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What Is a Turnip?

A turnip is the edible taproot of the Brassica rapa subspecies rapa, similar to other taproot vegetables like beets, radishes, parsnips, and carrots. They grow straight down in one single structure, which serves as the nutrient storage unit of the plant. The name ‘turnip’ comes from the Old English “turned neep” — that is a neep (root veggie) turned on a lathe (hence the circular striations on its surface that run parallel to the ground).

The turnip is a comparatively large root veggie, often reaching three inches in diameter at its thickest. Both the leaves and root are edible, although to some palates they can taste fairly harsh, or at least intense. Turnip greens are earthy and slightly spicy, similar to leafy greens such as arugula and mustard greens.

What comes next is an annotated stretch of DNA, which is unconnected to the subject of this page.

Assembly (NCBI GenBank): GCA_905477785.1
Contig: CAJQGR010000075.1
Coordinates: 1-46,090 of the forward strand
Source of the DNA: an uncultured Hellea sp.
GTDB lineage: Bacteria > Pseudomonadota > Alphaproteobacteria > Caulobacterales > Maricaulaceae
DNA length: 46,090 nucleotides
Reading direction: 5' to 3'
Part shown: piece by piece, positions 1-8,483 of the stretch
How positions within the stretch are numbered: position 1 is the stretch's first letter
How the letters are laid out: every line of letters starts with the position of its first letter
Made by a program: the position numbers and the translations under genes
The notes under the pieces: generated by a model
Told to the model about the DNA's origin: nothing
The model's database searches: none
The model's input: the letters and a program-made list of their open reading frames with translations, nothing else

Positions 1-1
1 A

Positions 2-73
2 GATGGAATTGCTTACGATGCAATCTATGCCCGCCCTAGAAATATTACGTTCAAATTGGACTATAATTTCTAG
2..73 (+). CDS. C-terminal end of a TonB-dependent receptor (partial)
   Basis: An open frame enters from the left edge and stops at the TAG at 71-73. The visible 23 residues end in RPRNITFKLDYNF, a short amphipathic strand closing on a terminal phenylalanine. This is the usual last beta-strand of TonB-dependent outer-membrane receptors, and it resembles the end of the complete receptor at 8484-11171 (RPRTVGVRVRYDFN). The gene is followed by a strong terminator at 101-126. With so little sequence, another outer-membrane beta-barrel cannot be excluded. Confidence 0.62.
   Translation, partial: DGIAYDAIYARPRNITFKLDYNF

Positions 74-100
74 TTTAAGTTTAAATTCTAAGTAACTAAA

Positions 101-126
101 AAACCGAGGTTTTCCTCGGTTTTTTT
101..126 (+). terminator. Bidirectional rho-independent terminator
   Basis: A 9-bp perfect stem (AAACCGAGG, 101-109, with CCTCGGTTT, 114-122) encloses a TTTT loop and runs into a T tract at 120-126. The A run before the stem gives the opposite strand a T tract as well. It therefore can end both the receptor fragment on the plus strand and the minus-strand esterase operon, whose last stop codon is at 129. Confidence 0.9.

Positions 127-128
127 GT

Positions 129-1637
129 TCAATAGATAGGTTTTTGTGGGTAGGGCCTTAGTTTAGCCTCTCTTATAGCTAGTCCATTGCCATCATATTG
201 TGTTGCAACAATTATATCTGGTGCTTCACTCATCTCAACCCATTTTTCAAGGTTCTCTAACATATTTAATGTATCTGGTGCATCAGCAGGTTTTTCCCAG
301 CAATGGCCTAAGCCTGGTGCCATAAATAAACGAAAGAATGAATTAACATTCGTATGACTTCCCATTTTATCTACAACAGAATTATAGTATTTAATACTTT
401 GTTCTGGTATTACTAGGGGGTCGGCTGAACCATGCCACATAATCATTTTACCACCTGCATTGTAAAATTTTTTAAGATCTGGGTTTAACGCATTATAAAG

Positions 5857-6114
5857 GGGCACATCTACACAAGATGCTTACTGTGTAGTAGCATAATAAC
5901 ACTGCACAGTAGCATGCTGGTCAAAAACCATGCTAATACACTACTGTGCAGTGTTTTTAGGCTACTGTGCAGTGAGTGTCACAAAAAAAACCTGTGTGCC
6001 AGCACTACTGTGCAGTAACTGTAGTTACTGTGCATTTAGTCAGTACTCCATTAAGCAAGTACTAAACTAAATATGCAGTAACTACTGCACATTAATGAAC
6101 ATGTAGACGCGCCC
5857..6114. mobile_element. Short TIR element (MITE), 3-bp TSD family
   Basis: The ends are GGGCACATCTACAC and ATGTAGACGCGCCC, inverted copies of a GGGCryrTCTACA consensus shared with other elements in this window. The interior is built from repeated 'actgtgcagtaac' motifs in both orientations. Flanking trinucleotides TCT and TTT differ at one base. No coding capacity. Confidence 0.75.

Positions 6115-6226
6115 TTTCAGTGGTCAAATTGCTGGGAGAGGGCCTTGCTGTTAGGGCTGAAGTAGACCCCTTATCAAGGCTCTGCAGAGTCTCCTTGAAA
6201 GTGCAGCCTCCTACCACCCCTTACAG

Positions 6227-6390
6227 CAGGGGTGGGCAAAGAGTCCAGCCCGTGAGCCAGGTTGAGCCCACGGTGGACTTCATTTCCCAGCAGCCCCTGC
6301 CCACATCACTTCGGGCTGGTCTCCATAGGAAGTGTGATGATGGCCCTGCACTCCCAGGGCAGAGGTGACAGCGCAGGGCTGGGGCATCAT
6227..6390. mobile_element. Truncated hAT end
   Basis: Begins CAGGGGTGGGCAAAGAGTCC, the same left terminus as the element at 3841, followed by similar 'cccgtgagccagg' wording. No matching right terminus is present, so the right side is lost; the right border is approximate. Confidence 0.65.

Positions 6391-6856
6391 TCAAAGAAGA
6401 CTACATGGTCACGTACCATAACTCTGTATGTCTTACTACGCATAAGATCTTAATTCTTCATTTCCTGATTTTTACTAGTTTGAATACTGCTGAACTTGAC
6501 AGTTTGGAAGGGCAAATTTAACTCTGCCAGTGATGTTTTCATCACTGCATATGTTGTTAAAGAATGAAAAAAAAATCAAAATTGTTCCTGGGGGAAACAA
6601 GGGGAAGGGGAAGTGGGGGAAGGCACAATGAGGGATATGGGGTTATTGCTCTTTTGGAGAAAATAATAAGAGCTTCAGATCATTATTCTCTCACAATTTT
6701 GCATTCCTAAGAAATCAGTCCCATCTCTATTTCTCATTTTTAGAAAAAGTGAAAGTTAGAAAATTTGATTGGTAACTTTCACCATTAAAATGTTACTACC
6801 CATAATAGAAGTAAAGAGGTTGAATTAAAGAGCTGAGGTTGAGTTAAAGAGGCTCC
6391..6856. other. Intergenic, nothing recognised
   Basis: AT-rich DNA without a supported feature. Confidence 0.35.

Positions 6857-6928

Typically, the turnip root is somewhat bitter, with spicy, radish-like flavor notes, though a good turnip that’s spent some time in cold soil can actually be surprisingly sweet. So when it comes to taste, don’t put all your turnips in one seasonal basket (so to speak) — save some for a truly hard frost to sweeten them up. When cooked, some of the starches turn to sugar, also giving turnips a sweeter, earthier taste.

If you recognize the “Brassica” part of their botanical name, you’ll realize that turnips are members of the cruciferous family, which also includes kale, broccoli, cauliflower, cabbage, radish, and many other vegetables.

(Excerpt taken from the Food Revolution Network)

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